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Building treasures: A Cinderella-style automobile affair

January 27, 2012

Everett Gross, above, shows off his street rod, a modified 1938 DeSoto he bought and has worked on for nearly 12 years.

ST. JOHNS — There is an absolute truth in the adage, “One man’s trash is a another man’s treasure.

Everett Gross has always tinkered with fixing up old cars, an interest he developed from working with his father, Doyle Gross.

In the summer of 2000, Gross discovered his pièce de résistance. While attending a car swap meet at the Clark County Fairgrounds in Springfield, Gross found a 1938 DeSoto that was on its last leg.

“It was a mess,” said Gross, who grew up in St. Johns and graduated from Wapakoneta High School in 1973. “The front fenders were hanging there. Inside the car there were boxes full of car parts. The floor boards and the trunk were rusted through. It didn’t have a windshield.”

Most people with a car in such shape would be ready to scrap the car for its worth in metal, much less pay good money for it.

But the mechanically-inclined Gross saw a future for the beat up car.

“I bought it planning to make it a street rod,” Gross said.

Over the next few years, Gross completely dismantled the car part by part and then he analyzed every piece and decided what he wanted to put in it and what he wanted to replace. He sold the old engine on eBay, giving him a little more money to start his rebuilding process.

And, of course, the hobby artist and Just Us Quartet member made his own revisions.

Gross decided to add  some safety features due to the vehicle not being one of the safer models in its original form. He redid the entire frame of the vehicle. To give it his own personal signature, he put a 350-cubic inch, V-8 engine in it and put the back end and front clip of a 1979 Camaro in it.

He tinkered his way year-by-year before finally having it street legal in 2008.

“I only had so much money each year to put in it so it took a while,” Gross said. “I have spent countless hours on that car. I am still not completely finished with it yet, but it is street legal.”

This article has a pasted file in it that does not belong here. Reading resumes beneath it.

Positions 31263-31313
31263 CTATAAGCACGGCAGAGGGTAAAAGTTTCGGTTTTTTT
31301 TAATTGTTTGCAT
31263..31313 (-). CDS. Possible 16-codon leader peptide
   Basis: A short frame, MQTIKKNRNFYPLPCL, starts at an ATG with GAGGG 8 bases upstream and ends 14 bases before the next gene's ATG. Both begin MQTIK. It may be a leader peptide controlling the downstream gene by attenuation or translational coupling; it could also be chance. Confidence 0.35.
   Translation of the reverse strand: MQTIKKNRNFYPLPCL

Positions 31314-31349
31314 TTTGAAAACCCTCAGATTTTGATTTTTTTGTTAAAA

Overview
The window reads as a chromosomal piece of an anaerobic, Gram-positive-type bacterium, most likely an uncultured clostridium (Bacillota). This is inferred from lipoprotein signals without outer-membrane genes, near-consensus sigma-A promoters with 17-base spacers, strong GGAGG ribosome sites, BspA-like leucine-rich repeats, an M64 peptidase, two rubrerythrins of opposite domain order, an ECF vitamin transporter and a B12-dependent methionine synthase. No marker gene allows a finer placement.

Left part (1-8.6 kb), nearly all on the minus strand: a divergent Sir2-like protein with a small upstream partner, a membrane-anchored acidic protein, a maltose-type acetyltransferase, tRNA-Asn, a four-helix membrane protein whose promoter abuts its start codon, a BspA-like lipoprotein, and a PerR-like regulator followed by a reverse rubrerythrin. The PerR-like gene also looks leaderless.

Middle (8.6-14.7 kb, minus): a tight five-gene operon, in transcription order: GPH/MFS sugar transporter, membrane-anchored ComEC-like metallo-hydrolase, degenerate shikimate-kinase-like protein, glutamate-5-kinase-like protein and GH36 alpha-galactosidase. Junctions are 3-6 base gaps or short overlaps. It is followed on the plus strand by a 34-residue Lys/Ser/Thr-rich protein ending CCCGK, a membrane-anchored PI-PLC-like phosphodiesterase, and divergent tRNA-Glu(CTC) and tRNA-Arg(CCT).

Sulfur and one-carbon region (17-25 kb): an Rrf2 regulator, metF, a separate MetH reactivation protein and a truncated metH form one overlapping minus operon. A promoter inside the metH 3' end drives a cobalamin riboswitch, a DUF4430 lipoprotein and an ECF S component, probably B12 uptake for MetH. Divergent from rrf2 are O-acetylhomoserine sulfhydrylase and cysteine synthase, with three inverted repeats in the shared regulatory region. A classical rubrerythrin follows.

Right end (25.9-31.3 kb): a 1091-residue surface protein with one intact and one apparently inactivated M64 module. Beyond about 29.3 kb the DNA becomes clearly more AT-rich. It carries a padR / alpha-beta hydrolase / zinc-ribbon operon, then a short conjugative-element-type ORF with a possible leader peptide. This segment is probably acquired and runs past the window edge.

Gross, who has worked for years at Airstream in Jackson Center putting front and back ends on the motor homes and vans, said he learned some wiring skills that has helped him with fixing up old cars.

But the most important aspect he has picked up from his personal employment is the confidence to take on each adventure.

“It has made me confident in taking on the projects,” Gross said. “It has made it come easier.”

In the past three years, Gross has taken the vehicle to several car shows, where it has been a popular vehicle among car enthusiasts.

Some of the shows the vehicle has made appearances at include the Armstrong Air and Space Museum show, the Harvest and Wapakoneta Baptist churches, and a benefit at Celina Custom Auto that was held to raise money for his eldest son who was in a motorcycle accident.

He and his wife, Sharon, have three sons, Thad, Keon and Ethan, and a daughter, Tristan. Thad followed in his father’s footsteps as an artist and car enthusiast. He also lives in St. Johns with his wife, Kim, and three children, while his brother, Keon lives with his wife, Samantha, and his youngest brother, Ethan, lives with his wife, Beth, in Wapakoneta. His sister, Tristan, lives in Wapakoneta with her husband, Joe Heckman.

His vehicle took first place in that show, as well as one at the Wapakoneta Baptist Church.

To answer the question on everyone’s mind, Gross claims to not really know the vehicle’s top speed.

“I never tried to see how fast it goes,” Gross said sheepishly. “I didn’t want to pay the ticket to find out.”

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